Enei: From the earliest days of colonization on this continent, a tactic for development has been divide and conquer. The U.S. government came in and drew land boundaries and said, Hopi people, this is your land. Navajo people, this is your land. It created all sorts of conflict, which was perpetuated by media that these tribes were in conflict and fighting each other. I think that tactic of constantly making us look like we’re fighting one another—that we’re not cohesive—we have to break that down ourselves. One of the first successes of our Black Mesa Water Coalition work was that we came together as Navajo and Hopi people. Before that, there were Navajo groups or Hopi groups, but there weren’t necessarily Navajo and Hopi groups because we had also bought into this idea that we’re in conflict. Once we came together, we got yelled at by our Navajo and Hopi elders but continued to cooperate with the idea that the water flowing does not know these boundaries. I think some of those divide-and-conquer tactics are used today. Notions that we want to take all these things away from people, like their TVs and their cars. That’s wrong and an oversimplification. But we also need to recognize that we are over-consuming, especially in this country. Winona LaDuke said this over and again, “When you live a community that is overconsuming, it requires constant intervention into other people’s communities.”

Alex: You both touched on very similar topics around different ways of thinking about the economy, about livelihoods, and about what the threat of “development” for your communities.

Enei: Mm-hmm. The dominant culture created this worldview. It’s this idea that something is wasted if it’s not used. That if we’re not using the water, then it’s wasted. Just look at the Colorado River and the Western U.S. water policy built on this idea. The river used to go to Mexico and does not anymore. These worldviews continue to create communities that are in economic hostage situations.

Margie: One of the inspiring aspects of Standing Rock has been the nature of the movement, which has remained non-violent, filled with prayer, and deeply spiritual. Has it been a challenge to keep the movement non-violent?

Enei: Standing Rock has a very spiritual and prayerful foundation. I think that is the power that we’re feeling. I don’t believe that it has been something difficult to maintain. I was down there a couple of weeks ago, and took a group of aunties, grandmas, and sisters– native women–from Alaska down to Standing Rock. And every day, from the morning to evening, people are in prayer at this camp. Where you do see conflict is when police enter a sweat lodge and throw grandparents out on the ground, like they did a few Thursdays ago. This is a traditional ceremonial place for many tribes. The police came in and pulled them out by their legs. And our people remained peaceful. There are no guns, no weapons. There are no drugs. These peaceful people are met with the force of a militarized police.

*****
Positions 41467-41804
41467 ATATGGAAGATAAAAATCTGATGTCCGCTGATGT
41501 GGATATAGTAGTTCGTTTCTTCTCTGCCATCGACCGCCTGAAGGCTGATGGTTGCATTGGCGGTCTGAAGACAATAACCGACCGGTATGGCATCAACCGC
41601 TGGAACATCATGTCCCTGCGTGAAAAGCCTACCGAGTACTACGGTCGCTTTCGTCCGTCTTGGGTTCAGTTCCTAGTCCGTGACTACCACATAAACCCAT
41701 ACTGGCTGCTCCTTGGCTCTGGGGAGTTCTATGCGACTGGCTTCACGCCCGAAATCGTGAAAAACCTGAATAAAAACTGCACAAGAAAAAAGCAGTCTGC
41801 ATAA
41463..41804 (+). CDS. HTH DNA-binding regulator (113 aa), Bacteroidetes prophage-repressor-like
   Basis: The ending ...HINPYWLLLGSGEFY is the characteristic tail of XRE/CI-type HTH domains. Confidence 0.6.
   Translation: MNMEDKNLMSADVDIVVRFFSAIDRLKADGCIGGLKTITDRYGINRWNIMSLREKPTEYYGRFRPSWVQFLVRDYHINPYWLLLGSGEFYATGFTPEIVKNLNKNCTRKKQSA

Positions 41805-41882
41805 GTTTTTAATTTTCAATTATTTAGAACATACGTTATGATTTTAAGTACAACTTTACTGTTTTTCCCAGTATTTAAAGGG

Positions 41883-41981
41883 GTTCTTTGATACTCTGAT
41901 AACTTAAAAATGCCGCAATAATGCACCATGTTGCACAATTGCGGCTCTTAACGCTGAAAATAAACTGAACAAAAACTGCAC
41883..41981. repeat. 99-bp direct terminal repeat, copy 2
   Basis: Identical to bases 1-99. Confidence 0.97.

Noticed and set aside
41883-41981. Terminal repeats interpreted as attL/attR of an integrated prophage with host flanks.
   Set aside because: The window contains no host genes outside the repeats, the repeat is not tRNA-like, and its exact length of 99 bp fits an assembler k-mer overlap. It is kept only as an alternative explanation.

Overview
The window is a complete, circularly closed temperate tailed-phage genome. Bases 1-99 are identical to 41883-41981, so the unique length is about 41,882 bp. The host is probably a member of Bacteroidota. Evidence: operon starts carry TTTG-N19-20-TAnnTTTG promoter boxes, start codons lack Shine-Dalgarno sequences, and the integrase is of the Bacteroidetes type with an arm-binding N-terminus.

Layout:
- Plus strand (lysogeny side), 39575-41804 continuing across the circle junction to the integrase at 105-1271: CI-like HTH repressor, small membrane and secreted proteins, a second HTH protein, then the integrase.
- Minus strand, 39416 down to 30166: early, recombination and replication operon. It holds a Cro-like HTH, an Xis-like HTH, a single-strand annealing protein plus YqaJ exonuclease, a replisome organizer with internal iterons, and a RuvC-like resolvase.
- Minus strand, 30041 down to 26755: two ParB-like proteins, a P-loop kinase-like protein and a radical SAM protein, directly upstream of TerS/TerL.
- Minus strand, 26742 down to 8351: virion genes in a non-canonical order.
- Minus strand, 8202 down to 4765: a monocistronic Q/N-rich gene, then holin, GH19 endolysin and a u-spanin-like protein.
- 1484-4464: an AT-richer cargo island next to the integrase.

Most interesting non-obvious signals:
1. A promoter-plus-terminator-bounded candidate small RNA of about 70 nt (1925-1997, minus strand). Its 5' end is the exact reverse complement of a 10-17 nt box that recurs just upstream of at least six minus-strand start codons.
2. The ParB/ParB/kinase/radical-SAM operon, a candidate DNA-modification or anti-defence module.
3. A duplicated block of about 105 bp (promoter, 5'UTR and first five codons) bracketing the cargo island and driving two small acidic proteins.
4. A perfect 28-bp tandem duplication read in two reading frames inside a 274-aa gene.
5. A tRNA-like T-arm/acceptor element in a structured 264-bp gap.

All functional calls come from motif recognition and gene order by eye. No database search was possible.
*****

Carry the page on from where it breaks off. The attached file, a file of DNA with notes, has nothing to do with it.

Alex: How, in your view, can members of the RSF community best be in solidarity with your work?

Enei: I think that there’s a place for everybody in dismantling power and privilege, not only in this country but around the world. That is work that needs to be done by everyone, not just my community. I think that, in some ways, I get scared of funders because funding has been used to dismantle movements. So I think doing the education piece, and understanding where our community is is key. Also, I believe that it’s important for people to know where all that funding people have comes from. We need to work our way out of that cycle.

Alex: And Sinegugu, what about from your perspective?

Sinegugu: From my side? I think that we do need a lot of support. One way of doing so would be to write letters to the South African government to pressure them to listen to the people of Pondoland. Or to protest at South African embassies where they know nothing about Pondoland. And last but not least, the other support we need is financial because the only way in South Africa that we’ll be able to make a breakthrough is by taking the government to court. We need money to pay our legal teams and, in most cases, we need unrestricted funding to demonstrate an alternative in the form of ecotourism.

Margie: The other thing that comes to mind is the growing interest from academic institutions overseas to come and visit Pondoland because of its unique diversity and natural beauty. We’ve had several groups of students visit and that does many things. It brings money into the area to support community-based tourism. It also contributes to what could become a significant movement of overseas academic interest in the area, which then helps people become passionate ambassadors for Pondoland.

Enei: Can I add a point that I was thinking as you both were talking? It’s about our need to be ready to govern once we stop the bad and build the new. We need candidate training programs. We need to get people into the systems of government that have a strong foundation and a just transition framework so that they can help us reform and reshape the system.

Alex: I’m glad you brought up the just transition framework. I don’t know if that’s a phrase you use as much in South Africa, but it’s a framework I’ve heard a lot about here in North America. It deals with how to pair ideas of resisting old and bad systems, while building new ones at the same time to transition away from an extractive economy. It’s a robust framework that encapsulates a lot of what we’ve been discussing. Great. Well, thank you all for taking the time to talk. It’s been fascinating to hear the connections and the global context of indigenous defenders.

This article was originally published in the winter RSF Quarterly.